Issue 9: Operating Deflection Shapes (ODS)
In this edition of our m+p Analyzer Basics series, we explain the basics of Operating Deflection Shapes.
Operating Deflection Shapes (sometimes called "Operational Deflection Shapes" or ODS) provide additional insight into vibration problems by visualizing the vibration pattern of a structure. In contrast to modal analysis, which can give similar insight, operating deflection shapes are extracted from measurement data acquired during real-world operation, hence the name "operating" deflection shapes. Typically, an ODS is presented in the frequency domain, as can be seen in this animation of a car frame at 16.4 Hz:
For a given frequency, the amplitudes and relative phases of all measurement points are extracted and applied to a geometry to visualize the deformation pattern. To clarify the process, let’s have a look at a very basic example. We consider only two points, where the phase of point 2 is referenced to point 1. The two spectra might look like this:
We can find three regions of interest marked by three cursors:
1. At the first cursor, we can see that both points show approximately the same amplitude and their phases are identical as well. The ODS from this configuration would look like this:
Both points move in phase with the same amplitude.
2. At the second cursor, the second point has significantly smaller amplitude than point 1. Also, a phase shift of 90° is observed. The ODS for this configuration looks like this:
The animation shows large movement of point 1 and the very small amplitude of point 2.
3. At the third cursor, both points again show the same amplitude but their phases are shifted by 180°. The ODS looks like this:
The phase shift of 180° means that the two points move in exact anti-phase to each other.
This example shows that an ODS is really just an animation of the amplitude and phase relations of the measured points. One might argue that it is quite easy to draw this information directly from the chart. This may be true for this simple example, but for more complex geometries like the car ODS above with many measurement points, it would be much more difficult.
Geometry: A geometry consisting of the locations of the measurement points on the structure is required. Typically, this means x-, y-, z-coordinates for each measurement point and defined connecting lines between these points. m+p Analyzer offers an easy to use Geometry editor for this task, which is sufficient for simple geometries. In case of more complex geometries the .stl file format (Standard Triangulation/Tesselation Language format) may be used to import geometries from a CAD software.
Phase referenced spectra: Because ODS requires phase information and "normal" spectra generally have random phase, additional treatment for phase referencing is required. Normally, this is done by choosing a reference sensor and referencing the phases of all sensors to it. This implies that the phase of the reference sensor becomes zero for all frequencies, as it is referenced to itself. Note: Data from the reference sensor and all other sensors needs to be acquired simultaneously! In m+p Analyzer, phase referenced spectra are calculated using auto- and crosspower spectra. For a given measurement point:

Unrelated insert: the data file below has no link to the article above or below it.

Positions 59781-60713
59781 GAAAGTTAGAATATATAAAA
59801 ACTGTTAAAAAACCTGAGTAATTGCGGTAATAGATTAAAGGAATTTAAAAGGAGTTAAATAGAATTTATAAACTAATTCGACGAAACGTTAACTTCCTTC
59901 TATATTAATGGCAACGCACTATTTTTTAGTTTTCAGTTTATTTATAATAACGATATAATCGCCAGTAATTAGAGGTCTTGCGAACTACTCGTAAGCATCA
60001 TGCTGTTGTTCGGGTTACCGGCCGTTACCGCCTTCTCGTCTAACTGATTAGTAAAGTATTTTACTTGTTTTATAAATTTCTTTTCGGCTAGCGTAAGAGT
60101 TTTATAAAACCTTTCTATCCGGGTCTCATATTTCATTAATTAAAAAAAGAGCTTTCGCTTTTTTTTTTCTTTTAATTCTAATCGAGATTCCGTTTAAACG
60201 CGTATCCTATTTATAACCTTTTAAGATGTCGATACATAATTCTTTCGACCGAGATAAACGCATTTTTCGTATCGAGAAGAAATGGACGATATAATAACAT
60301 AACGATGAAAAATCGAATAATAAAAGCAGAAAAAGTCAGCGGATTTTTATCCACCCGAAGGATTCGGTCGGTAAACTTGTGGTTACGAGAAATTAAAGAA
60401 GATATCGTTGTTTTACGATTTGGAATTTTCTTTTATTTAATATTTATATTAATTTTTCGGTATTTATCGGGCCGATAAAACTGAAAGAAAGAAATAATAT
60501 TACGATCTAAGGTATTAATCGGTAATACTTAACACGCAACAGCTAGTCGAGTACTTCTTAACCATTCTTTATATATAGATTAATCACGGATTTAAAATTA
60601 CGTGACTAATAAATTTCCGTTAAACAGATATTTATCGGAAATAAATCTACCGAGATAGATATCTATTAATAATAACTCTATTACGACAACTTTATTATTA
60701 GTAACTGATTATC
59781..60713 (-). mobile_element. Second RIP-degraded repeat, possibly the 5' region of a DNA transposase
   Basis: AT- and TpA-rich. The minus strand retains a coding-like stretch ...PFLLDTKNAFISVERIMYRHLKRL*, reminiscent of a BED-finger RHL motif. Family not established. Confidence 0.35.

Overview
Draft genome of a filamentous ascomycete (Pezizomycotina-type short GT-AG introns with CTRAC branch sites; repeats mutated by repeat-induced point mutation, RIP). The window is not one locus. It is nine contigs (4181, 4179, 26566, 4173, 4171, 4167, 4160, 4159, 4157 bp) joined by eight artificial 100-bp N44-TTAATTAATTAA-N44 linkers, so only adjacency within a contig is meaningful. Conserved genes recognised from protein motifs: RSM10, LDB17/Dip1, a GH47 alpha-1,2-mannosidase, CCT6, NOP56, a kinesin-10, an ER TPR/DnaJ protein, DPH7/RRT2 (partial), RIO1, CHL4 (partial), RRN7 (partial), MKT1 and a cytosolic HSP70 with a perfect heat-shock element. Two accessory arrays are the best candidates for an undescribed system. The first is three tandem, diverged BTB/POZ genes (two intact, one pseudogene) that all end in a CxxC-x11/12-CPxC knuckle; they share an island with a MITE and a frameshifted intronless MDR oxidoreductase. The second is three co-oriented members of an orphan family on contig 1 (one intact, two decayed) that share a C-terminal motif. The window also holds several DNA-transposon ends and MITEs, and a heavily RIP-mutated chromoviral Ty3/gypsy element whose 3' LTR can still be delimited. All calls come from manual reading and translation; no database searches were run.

... the autopower spectrum results in the amplitude spectrum.
... the crosspower spectrum to the reference provides the phase referenced spectrum.
Steady state operation: Depending on how the data is acquired a steady state operation (or a least reproducible state) of the machine may be necessary. Generally, two approaches to data acquisition may be chosen:
1. Full sensor equipment with single measurement: This is a straightforward approach where sensors are applied to all desired locations. In a single run, data from all sensors is acquired simultaneously. The advantage of this approach is that it is quick as only one measurement run is required. However, this may require a large number of sensors and input channels on the front-end.
2. Partial sensor equipment with repeated measurements: With this approach, we can get all measurements done using as few as two sensors. One sensor - the reference sensor - remains at the same location for the entire test. The second sensor - the roving sensor – is successively moved to the remaining measurement locations and at each position a measurement is taken. While this approach requires less hardware, a steady state condition of the machine is required to make the individual measurements "compatible". This is because we "stitch" together measurements from different runs, and we need to make sure that the vibration pattern of the machine is identical for each run. The easiest way to achieve this, is to run the machine at constant RPM.
Are you interested in learning more about ODS measurement? Read the next issue of m+p Analyzer Basics, where we go through an example demonstrating how to measure and extract ODS using m+p Analyzer.